Malaria: Disease Impacts and Long-Run Income Differences
Malaria is a parasitic disease that causes over 300 million "acute illness" episodes and one million deaths annually. Most occur in the tropics, especially sub-Saharan Africa. Countries with high rates of malaria prevalence are gen- erally poor, and some researchers have suggested a direct link from malaria to poverty. We explore the interactions between malaria and national income, using a dynamic general equilibrium framework with epidemiological features. We find that without prevention or control, malaria can have a large impact on income. However, if people have any effective ways of avoiding infection, the disease has little effect on income levels.
|Date of creation:||Aug 2007|
|Date of revision:||Apr 2010|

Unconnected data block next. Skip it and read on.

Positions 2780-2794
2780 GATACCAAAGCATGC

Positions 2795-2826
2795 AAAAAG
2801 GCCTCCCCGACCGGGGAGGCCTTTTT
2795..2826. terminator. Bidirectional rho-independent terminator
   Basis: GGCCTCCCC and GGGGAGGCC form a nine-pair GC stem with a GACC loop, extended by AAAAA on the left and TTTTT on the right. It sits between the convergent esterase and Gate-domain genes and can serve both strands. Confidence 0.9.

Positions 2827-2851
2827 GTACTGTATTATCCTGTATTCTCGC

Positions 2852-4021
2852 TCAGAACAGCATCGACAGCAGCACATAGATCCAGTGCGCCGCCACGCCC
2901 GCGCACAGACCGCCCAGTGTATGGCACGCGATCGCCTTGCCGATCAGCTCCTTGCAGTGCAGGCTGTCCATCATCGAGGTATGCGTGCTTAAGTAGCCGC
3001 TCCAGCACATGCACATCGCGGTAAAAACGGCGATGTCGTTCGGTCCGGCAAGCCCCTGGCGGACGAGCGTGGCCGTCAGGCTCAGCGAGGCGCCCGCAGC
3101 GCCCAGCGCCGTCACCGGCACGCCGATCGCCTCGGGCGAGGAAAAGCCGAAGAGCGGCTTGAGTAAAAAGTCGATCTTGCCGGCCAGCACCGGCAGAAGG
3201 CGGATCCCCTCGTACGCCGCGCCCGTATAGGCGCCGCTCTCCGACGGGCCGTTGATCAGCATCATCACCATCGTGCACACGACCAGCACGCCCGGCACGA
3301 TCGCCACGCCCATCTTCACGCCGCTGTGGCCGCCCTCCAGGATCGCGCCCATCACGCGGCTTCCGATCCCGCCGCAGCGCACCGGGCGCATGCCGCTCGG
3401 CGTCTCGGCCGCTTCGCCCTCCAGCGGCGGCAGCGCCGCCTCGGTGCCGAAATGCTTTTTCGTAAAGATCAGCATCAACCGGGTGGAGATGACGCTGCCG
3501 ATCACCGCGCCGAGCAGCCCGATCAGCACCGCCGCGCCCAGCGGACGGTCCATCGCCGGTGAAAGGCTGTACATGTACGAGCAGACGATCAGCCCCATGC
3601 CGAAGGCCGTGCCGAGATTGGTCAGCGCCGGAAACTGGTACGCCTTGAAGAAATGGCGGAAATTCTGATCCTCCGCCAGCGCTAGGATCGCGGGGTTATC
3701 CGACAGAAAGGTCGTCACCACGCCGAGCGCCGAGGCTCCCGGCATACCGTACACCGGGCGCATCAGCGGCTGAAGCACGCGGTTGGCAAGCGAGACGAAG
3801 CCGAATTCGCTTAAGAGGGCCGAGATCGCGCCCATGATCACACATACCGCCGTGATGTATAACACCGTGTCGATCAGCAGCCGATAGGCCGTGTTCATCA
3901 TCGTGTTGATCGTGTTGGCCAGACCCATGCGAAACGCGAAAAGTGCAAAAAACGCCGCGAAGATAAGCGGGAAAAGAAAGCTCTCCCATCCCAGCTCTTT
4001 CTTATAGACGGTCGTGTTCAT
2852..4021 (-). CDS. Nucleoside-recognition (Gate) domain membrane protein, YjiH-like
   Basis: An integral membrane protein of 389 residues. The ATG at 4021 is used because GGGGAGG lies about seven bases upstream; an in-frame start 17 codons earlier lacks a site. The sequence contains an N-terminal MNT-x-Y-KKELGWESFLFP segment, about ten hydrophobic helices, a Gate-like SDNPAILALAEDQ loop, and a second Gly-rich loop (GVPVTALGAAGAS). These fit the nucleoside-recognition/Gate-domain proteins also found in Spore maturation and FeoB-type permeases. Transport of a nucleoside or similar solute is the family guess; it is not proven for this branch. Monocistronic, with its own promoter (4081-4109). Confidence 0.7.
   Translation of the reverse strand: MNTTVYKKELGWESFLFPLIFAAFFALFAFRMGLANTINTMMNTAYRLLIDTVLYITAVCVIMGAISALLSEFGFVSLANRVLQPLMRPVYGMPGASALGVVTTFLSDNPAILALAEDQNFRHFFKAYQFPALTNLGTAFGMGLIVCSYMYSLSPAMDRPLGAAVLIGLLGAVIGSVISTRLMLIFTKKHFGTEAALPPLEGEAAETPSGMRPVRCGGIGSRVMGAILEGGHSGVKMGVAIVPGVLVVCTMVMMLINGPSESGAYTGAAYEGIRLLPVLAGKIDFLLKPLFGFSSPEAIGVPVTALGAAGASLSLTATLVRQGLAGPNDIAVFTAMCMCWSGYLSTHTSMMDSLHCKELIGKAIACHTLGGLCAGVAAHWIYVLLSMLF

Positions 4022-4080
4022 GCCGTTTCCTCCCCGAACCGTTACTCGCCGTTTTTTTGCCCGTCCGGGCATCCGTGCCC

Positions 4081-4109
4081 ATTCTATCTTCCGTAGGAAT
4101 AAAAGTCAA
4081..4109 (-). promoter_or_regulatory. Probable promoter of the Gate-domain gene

|Note:||Portions of this research were undertaken while Gollin was on leave at the Economic Growth Center, Yale University, and at the Centre for Study of African Economies, Oxford University. Gollin gratefully acknowledges support and facilities at both institutions. Hoyt Bleakley has kindly shared information and preliminary results. We have also benefited from the comments of Ben Bridgman, Steve Meardon, Lara Shore-Sheppard, Gustavo Ventura, David Weil, and seminar and conference participants at the Arizona State University Conference on Economic Development; the Society for Economic Dynamics 2005 meetings in Budapest; the University of Essex; Rutgers University; the University of Delaware; University of Connecticut; University of Houston; Wesleyan University; LAMES 2006 in Mexico City; the Northeast Universities Development Conference 2005 at Brown University; and the Harvard Center for International Development.s May 2007 conference on Health Improvements for Economic Growth.|
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